Review: Batman Arkham City Harley Quinn's Revenge
Batman: Arkham City was my personal pick for 2011's Game of the Year. For me it was, hands down, the most fun I've had with a videogame in a very long time. I found myself continually returning to the chaos that was Arkham City. When all was said and done I clocked in more than 30 hours. For a single player campaign that (thankfully) never hinted at including a multiplayer mode, it's safe to say that I got my money's worth. Every side mission completed, more than 400 of the Riddlers . . . um . . . riddles solved, and I still have reminders set up on my iPhone to visit the Calendar Man on specific days of each month to acquire the coveted Storyteller Trophy. Rocksteady provided me with a gaming experience that I will not soon forget.
Just when I thought I was done with the villains and thugs that crowd the streets of Arkham City, I receive news that the developers at Rocksteady aren't quite done with the Dark Knight's story. Harley Quinn's Revenge is set in what appears to be a few short weeks after the conclusion to the main story. Without revealing any spoilers, let's just say that she's less than thrilled with how things turned out for her beloved Joker. Like the saying goes, "A woman scorned . . . " Except in this case, Harley is more lunatic than woman, and that makes for a deadly combination.
Jumping into this - roughly 2 1/2 hour - downloadable content, you immediately assume the character of Robin, Batman's acrobatic sidekick. Batman has gone missing and all signs point to Harley Quinn. It's up to you, with the encouragement of Oracle, to find him. Players of either Arkham Asylum or Arkham City will feel comfortable with the gameplay mechanics as they mostly mimic those that made both Rocksteady games so much fun to play. Although not decked out with nearly as many gadgets as The Dark Knight, Robin certainly has enough tools available to him to get the job done. Aside from the standard grapple hook and cape gliding abilities, Robin puts to good use his Shuriken (an obvious replacement for the Batarang), a Snap-Flash detonator, and an impressive staff that can transform into a highly useful shield.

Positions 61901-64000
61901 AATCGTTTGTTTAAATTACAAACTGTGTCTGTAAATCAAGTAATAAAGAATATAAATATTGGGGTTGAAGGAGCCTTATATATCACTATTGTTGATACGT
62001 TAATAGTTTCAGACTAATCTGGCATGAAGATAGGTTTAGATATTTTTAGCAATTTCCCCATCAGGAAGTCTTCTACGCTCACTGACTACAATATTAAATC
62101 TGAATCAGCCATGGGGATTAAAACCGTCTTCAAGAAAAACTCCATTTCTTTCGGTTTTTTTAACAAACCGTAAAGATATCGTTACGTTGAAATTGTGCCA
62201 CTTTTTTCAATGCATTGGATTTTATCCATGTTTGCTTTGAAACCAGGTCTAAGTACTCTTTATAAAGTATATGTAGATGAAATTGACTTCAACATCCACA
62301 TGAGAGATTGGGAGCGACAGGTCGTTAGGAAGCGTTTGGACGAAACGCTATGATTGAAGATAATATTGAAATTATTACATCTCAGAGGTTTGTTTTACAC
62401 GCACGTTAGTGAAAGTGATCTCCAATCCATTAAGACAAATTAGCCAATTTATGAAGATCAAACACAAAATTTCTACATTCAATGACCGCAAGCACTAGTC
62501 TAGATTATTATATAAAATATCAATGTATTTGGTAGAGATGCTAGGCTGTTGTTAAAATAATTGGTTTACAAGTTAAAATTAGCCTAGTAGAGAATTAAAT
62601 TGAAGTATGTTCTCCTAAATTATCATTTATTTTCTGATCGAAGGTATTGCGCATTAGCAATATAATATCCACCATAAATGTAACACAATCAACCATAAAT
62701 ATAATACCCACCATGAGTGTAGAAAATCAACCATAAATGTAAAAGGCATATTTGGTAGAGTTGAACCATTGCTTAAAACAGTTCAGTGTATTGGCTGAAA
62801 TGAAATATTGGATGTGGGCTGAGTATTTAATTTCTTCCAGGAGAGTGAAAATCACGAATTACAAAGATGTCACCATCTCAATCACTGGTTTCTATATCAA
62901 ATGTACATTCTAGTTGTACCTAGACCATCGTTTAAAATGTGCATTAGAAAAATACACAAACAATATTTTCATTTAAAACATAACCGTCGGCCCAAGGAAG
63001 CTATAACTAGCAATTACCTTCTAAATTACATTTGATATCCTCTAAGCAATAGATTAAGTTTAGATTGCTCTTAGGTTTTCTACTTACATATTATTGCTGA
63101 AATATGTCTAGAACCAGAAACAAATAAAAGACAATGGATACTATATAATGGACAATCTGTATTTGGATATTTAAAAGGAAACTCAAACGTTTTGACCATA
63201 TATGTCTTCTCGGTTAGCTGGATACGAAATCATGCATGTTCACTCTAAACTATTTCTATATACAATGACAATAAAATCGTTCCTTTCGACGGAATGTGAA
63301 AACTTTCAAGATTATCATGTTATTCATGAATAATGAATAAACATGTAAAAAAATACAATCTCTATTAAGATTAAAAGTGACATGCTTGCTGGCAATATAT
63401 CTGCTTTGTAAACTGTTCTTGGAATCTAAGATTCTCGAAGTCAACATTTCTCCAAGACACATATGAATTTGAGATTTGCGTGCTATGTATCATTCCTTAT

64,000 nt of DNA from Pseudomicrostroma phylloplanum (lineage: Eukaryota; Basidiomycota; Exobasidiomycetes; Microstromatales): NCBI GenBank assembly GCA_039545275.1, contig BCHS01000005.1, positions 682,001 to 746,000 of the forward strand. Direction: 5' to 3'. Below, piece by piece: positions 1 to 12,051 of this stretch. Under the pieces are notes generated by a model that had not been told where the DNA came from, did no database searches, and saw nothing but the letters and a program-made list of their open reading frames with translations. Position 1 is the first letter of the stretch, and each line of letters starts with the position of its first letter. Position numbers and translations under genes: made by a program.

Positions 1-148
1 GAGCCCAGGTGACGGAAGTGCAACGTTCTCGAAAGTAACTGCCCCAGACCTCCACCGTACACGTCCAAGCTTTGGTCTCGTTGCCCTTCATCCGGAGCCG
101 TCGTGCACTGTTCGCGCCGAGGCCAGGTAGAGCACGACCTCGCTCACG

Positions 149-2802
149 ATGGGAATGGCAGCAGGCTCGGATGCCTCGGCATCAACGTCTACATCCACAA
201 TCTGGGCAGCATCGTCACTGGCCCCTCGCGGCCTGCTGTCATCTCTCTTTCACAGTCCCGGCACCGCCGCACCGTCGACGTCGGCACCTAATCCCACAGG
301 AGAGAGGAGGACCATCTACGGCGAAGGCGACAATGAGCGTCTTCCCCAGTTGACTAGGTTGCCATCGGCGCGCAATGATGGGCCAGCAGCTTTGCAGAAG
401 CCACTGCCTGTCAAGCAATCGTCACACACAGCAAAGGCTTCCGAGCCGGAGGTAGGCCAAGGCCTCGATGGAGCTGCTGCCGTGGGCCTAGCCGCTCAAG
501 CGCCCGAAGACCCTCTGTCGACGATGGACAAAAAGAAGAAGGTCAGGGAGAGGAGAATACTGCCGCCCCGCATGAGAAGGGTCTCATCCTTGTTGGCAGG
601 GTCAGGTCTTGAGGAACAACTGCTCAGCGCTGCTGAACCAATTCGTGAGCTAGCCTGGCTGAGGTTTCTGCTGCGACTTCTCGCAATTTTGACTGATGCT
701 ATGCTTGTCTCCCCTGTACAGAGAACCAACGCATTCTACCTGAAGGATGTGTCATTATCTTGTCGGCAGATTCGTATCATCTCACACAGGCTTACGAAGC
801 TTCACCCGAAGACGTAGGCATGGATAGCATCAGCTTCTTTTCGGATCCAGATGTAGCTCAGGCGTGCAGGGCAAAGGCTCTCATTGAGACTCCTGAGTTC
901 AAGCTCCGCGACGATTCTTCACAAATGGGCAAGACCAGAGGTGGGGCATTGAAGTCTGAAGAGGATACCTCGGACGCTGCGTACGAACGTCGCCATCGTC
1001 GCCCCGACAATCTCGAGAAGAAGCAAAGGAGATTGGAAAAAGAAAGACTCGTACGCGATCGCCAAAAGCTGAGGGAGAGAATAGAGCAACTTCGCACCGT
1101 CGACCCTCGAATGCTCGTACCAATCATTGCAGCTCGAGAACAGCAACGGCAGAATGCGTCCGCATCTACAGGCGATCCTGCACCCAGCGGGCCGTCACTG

As the story progresses, and Robin has kicked a sufficient amount of ass, he stumbles upon Batman's utility belt. It's at this point that the story takes an interesting jump to 2 days earlier and we're back in the familiar boots of The Dark Knight. From here you'll see firsthand what happened to the Batman and how bad things have become. Fear not fans of Robin, you'll have plenty of opportunity later in the DLC to flap your wings again.
To say this add-on content packs a punch is an understatement. It is, in my opinion, what the basis for all future single player DLC should be based on. Although it doesn't address many of Batman's emotional issues that are alluded to it does leave me with an impression that Rocksteady isn't quite done with the amazing story of The Dark Knight. While Rocksteady has been very direct about not currently planning any new content for their Batman universe, it would be difficult not to think that they'll revisit these characters again at some point in the future.